Once again, they have a susceptibility to gold, though we only see the Doctor use this to foil (no pun intended) "Mr Clever" - the Cyber-Planner part of his mind.
Despite the fact that the troops on this planet are a punishment platoon, and that the Cybermen have not been seen for generations, they have a weapon capable of destroying them. There is also a default order to completely destroy any planet where the Cybermen try to establish themselves.
An EMP pulse applied to the head can also stop them.
One Cyberman gets electrocuted when it walks into water, but it quickly adapts and upgrades to counter this.
The entire Cyberman army can be rendered immobile when the Planner is presented with a chess conundrum.
The entire Cyberarmy is destroyed when the planet is blown up - though we see that at least one Cybermite has survived.
- We all thought that writer Neil Gaiman would be a safe pair of hands to revamp the Cybermen, after the success of The Doctor's Wife. How wrong we were. It is a brilliant redesign - although a bit too close to Iron Man - but the actual story is a great let down. Annoying kids, comedy cliche soldiers, and the whole Mr Clever shtick contribute to this story being the second least liked Cyberman story in the DWM 50th Anniversary poll. It was 203rd out of 247. Only Silver Nemesis came lower - but not by much (206th).
- Gaiman had a hand in the redesign - wanting to take them back to something akin to the early Troughton versions.
- He had hoped to include a scene of the Cyberiad showing a collection of various earlier versions assembled. However, costumes were not available. A check with fans could have supplied these, as there are many reconstructed costumes out there.
- The Cyberiad network sadly brings the Cybermen closer to Star Trek's Borg. The ability to adapt to weapons also mirrors the Borg.
- Note the hand / foot holds in the Cyberman base - the design having been seen in the original Cyber Tombs. The lone Cybermite at the end also references Tomb (where we see a lone Cybermat survive).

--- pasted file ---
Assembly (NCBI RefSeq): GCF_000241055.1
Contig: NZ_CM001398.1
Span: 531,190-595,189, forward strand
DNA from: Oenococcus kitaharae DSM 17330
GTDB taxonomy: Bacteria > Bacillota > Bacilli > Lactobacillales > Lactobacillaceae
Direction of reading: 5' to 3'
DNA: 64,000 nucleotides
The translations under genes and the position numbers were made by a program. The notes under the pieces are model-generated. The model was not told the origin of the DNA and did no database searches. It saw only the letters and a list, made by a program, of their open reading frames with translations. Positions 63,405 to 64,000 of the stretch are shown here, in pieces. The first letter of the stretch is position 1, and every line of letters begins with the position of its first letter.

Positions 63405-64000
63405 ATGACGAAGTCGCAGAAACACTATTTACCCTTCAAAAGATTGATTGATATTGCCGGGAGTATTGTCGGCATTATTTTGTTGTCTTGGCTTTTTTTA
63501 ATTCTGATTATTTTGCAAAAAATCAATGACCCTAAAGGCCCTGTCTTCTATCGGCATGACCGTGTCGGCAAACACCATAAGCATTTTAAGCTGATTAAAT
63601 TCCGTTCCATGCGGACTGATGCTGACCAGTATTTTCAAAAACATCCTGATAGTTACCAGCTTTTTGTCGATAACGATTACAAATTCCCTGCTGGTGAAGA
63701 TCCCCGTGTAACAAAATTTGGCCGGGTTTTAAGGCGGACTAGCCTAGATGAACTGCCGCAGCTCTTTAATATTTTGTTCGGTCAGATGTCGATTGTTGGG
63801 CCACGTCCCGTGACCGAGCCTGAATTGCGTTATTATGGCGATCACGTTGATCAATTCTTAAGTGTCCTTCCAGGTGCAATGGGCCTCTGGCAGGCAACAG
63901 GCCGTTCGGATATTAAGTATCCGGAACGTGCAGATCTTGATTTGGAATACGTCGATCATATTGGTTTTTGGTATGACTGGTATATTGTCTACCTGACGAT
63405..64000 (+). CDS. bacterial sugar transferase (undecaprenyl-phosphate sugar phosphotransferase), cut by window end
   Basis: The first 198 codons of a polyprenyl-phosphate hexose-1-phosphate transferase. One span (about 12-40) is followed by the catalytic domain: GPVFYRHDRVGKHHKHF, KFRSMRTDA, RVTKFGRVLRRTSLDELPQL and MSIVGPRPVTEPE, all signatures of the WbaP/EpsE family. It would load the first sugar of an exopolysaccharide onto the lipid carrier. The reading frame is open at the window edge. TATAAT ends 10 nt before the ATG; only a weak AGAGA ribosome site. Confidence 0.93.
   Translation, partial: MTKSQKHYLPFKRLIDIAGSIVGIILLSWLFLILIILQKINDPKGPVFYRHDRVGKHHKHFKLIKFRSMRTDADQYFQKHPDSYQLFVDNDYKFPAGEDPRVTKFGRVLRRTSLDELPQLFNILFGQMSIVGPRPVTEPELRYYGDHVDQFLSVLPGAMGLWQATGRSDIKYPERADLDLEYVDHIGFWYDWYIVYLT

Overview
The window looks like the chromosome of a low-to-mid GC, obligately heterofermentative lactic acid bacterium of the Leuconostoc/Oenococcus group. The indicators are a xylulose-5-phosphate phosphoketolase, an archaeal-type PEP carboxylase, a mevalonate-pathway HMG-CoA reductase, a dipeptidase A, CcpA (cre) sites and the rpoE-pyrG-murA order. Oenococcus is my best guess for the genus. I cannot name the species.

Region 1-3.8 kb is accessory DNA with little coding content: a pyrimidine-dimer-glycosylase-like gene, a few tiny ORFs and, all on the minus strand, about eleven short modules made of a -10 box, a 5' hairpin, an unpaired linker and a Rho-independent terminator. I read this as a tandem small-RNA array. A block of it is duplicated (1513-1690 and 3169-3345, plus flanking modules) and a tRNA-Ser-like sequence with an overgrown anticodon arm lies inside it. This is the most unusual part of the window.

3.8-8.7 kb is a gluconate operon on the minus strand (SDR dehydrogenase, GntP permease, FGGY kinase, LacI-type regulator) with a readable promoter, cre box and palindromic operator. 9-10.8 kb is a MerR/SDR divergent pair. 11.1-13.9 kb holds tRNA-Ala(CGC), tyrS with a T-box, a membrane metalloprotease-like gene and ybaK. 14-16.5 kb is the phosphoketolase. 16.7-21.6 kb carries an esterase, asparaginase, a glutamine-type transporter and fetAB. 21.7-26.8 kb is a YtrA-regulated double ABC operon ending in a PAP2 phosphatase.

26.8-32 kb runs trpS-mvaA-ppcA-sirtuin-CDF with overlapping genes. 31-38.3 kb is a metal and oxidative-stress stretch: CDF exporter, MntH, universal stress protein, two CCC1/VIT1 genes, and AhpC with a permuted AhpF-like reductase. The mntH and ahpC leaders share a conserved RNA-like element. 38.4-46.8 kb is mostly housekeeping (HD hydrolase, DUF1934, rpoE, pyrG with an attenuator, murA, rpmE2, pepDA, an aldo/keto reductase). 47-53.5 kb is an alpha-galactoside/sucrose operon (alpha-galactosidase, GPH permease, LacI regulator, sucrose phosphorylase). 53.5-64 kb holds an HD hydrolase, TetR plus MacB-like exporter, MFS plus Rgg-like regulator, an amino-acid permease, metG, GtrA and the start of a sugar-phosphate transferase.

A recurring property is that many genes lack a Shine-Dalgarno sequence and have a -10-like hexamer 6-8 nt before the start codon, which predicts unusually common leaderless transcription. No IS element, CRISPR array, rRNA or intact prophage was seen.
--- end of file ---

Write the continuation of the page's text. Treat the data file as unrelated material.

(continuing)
- Using children as potential Cyber-Planners reminds us of the Dalek use of a child in Remembrance of the Daleks.
- As well as the earlier versions of the Cybermen in the museum, we see a few other familiar creatures - Shansheeth and Uvodni from Sarah Jane Adventures, a Blowfish from Torchwood, and some of the Akhaten aliens. There is also a God Complex ventriloquist dummy.
- The chess-playing automaton Cyberman had only recently been used by Big Finish (The Silver Turk).
- This is the third consecutive season where the Cybermen have featured in the penultimate episode.
Monday, 24 August 2015
The first half of Series 6. Unseen, the Doctor has taken Amy and Rory back home after events on the planet Ember. They identify a number of journeys which the Doctor has made through history in their absence - to the 17th Century (where he gets his portrait painted, nude, and Charles II locks him up in the Tower of London), World War II (where he is incarcerated in a German POW camp), and Hollywood in 1939 (where he features in the Laurel & Hardy movie The Flying Deuces).
Journey 581: Date and location unknown to Utah, 2011.
Specifically, it is 22nd April. Amy, Rory and River have just seen the death of the Doctor from the future. The current Doctor has responded to the same written invites as his companions.
Journey 582: Utah, 2011, to Washington DC, 8th April 1969.
In order to track down Canton Everett Delaware III, the TARDIS materialises in the Oval Office of the White House. It arrives silently, and invisible initially. The Doctor claims that the scanner does not work when the ship is invisible. Once more, River seems to know the TARDIS better, and is able to get it to work.
Journey 583: Washington DC to Florida, 8th April, 1969.
Canton joins the time-travellers as they journey to Florida, the Doctor working out an address from something which the mysterious little girl has said to President Nixon. The episode ends with the TARDIS is this location, and when we rejoin events for part two, some time has passed.
Journey 584: Florida, April 1969, to Area 51, Nevada, July 1969.
The TARDIS may have moved around in the intervening months, but if so there's nothing on screen. We "see" it next in the Doctor's cell - invisible once again.
Journey 585: Nevada to New York, July 1969.
The Doctor takes the TARDIS to intercept River's leap from a skyscraper. She is able to fall all the way through to the swimming pool.
Journey 586: New York to Cape Kennedy, Florida, July 1969.
The Doctor takes his companions to the Apollo 11 launch site.
Journeys 587 - 588: Cape Kennedy to Washington DC to Cape Kennedy, July 1969.
Presumably Amy and Canton travel by conventional means to find the orphanage. River must take the ship back to Washington DC in order to collect Nixon and bring him back to Florida to get the Doctor out of trouble after he gets arrested whilst planting his transmitter in the command module.
Journey 589: Cape Kennedy to Washington DC, July 1969.
The Doctor returns President Nixon to the Oval Office.
Journey 590: Washington DC to Graystark Hall orphanage, July 1969.
The Doctor, Rory and River join Canton at the orphanage, but find that Amy has been abducted. They succeed in capturing a Silent.
Journeys 591 - 592: Graystark Hall to Area 51, Nevada, July 1969.